A panel of professors spoke to a packed meeting room at Carleton College on Tuesday, January 17 on teaching Islam and Islamic art. The discussion was held at the Weitz Center for Creativity, a space normally open to the public but unusually restricted to only Carleton community members during the hours of the event.
This event, titled "What Happens When Students Are Offended by Course Materials?" came about in response to the recent controversy surrounding Hamline University's dismissal of adjunct art history professor Dr. Erika López Prater after she included paintings depicting the Prophet Muhammad in a World Art History class.
In addition to the four professors who had been previously announced as panelists, the event featured an unannounced guest: Dr. López Prater.
The other panelists included moderator Amna Khalid, Associate Professor of History at Carleton; Mark Berkson, Professor and Chair of the Department of Religion at Hamline; Alexander Jabbari, Assistant Professor of Asian and Middle Eastern Studies at the University of Minnesota; and Ahoo Najafian, Assistant Professor of Islamic Studies at Macalester.
After introductions, the panel welcomed a statement from the president of Carleton's Muslim Student Association (MSA), who criticized López Prater's in-class use of the painting.
"We as the Muslim Student Association of Carleton see the Hamline incident as unacceptable. We see the college's reaction to this event was within the guidelines of protecting Muslim students," the MSA president said.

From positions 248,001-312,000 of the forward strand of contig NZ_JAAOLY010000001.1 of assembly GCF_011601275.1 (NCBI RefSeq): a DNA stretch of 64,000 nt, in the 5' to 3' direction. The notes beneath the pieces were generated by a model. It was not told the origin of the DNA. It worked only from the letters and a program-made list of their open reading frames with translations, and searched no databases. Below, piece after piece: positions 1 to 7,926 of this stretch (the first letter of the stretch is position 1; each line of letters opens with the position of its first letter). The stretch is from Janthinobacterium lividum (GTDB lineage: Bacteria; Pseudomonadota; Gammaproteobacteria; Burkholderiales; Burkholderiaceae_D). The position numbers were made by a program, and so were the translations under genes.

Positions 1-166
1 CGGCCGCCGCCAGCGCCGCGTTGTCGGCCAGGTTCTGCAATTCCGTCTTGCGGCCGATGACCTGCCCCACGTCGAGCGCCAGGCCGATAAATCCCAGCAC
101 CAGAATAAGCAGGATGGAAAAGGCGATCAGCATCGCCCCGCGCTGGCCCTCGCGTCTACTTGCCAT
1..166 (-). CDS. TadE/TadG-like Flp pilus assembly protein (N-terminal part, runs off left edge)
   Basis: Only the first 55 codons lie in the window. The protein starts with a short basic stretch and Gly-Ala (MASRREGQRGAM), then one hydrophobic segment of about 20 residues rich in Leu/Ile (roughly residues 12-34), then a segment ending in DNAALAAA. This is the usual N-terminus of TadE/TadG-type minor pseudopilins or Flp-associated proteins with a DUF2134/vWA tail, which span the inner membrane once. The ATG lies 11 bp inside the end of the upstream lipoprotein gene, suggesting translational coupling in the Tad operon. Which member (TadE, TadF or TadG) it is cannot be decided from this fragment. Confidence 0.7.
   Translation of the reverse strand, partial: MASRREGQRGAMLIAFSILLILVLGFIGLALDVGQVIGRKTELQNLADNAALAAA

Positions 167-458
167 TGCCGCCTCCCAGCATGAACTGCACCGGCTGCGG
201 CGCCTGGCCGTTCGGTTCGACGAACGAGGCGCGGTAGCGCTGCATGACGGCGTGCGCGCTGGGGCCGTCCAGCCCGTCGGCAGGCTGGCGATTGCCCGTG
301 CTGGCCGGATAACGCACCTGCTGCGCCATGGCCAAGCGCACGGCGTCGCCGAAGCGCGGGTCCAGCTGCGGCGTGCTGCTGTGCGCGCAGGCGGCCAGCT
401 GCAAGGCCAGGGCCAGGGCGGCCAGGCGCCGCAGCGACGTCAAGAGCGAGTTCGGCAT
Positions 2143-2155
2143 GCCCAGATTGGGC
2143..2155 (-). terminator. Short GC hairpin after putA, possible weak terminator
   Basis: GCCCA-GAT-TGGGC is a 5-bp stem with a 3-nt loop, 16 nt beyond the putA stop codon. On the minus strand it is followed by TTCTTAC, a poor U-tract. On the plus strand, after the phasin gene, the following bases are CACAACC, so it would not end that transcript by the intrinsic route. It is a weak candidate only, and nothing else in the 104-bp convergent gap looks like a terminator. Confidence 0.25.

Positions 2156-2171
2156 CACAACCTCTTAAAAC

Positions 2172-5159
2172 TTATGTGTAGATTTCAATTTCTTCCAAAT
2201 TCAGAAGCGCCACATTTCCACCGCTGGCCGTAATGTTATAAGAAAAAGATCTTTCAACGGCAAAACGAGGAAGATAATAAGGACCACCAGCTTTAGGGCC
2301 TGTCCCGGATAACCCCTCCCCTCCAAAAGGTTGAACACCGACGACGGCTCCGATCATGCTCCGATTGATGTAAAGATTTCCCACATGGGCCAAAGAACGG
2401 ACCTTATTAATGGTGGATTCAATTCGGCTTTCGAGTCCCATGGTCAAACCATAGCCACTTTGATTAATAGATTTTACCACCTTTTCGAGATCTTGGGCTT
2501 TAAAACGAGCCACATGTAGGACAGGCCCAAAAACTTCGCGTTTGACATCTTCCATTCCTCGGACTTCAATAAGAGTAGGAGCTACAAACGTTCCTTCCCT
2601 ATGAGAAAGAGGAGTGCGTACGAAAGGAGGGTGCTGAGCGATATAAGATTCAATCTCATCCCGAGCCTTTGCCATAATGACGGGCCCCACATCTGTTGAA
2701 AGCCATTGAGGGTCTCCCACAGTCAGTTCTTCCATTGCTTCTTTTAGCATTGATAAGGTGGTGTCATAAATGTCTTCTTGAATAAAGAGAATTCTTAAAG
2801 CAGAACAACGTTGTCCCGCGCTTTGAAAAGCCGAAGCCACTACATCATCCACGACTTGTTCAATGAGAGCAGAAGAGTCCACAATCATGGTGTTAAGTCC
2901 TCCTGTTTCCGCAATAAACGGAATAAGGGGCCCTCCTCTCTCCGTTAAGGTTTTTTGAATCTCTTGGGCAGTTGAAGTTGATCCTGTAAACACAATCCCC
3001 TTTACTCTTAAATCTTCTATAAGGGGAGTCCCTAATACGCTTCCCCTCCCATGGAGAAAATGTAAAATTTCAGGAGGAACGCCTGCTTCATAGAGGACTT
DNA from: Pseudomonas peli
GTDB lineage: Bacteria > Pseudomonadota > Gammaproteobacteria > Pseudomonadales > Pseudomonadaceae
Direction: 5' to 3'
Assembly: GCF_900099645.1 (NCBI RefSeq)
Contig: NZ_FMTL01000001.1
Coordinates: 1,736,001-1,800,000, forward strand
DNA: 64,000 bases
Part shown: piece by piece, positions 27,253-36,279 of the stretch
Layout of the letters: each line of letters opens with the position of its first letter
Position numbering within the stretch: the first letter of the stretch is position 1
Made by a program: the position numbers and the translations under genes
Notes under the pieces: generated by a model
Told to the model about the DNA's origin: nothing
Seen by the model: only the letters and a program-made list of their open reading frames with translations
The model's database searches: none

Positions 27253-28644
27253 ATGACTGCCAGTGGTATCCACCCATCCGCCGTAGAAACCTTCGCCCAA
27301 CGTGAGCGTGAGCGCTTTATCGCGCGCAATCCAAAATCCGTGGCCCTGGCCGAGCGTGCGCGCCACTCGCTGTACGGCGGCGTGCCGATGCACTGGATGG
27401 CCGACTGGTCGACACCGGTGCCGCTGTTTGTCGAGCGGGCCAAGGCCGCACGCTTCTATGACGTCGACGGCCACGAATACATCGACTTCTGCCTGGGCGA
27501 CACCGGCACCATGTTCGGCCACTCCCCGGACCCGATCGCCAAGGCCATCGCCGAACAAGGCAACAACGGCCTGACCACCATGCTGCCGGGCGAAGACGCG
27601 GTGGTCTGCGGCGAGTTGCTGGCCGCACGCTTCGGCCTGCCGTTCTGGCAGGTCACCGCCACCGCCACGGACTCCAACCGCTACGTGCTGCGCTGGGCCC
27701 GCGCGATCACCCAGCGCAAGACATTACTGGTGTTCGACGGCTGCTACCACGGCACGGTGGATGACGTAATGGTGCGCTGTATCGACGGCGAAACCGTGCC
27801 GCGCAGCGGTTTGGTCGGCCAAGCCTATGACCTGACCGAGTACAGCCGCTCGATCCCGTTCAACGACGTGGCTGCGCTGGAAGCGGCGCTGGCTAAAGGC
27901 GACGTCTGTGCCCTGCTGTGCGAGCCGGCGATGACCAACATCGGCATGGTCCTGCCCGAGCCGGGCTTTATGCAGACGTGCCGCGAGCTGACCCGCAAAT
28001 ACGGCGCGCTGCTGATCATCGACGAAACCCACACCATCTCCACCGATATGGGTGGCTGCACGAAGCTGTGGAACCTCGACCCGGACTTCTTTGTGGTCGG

He continued by arguing that saying López Prater was fired is a "misrepresentation," and that in reality, she was not re-hired. The student then argued that the professor's content warnings are effectively asking Muslim students to leave and are"'not acceptable, harmful and traumatic in many ways." As the panel continued, all speakers commended the MSA President for his bravery in speaking out.
Berkson repeatedly called out statements from the Minnesota chapter of CAIR, the Council on American-Islamic Relations, alleging that CAIR-MN has taken a "religious stance" that conflicts with their role.
"It is a civil rights organization, their job is to protect, defend and advocate for Muslims. All Muslims. When you make a statement like 'something's blasphemous', you are then excluding all of those Muslims who do not agree with you," Berkson said.
Several of Berkson's criticisms echoed a recent statement from the national headquarters of CAIR, which made a distinction between López Prater's actions and an intentionally offensive act.
"What we find un-Islamic is not necessarily Islamophobic, and we must be careful to distinguish between those two concepts," CAIR said.
In contrast to its parent organization, CAIR-MN has stayed consistent in its views and started a petition in support of Hamline's administration and condemning any and all depictions of the Prophet as Islamophobic.
"Displaying the image of the Prophet is intended to communicate hate," a spokesperson from CAIR-MN said.
When Najafian, Assistant Professor of Islamic Studies at Macalester, was asked by Khalid what the Quran said regarding images of the Prophet, she pointed out that the text does not say anything about depictions of Muhammad, and the belief that those images are forbidden comes from the Hadiths, a collection of sayings from the prophet Mohammad that constitute a major source of guidance for Muslims in addition to the Quran, and which have multiple interpretations.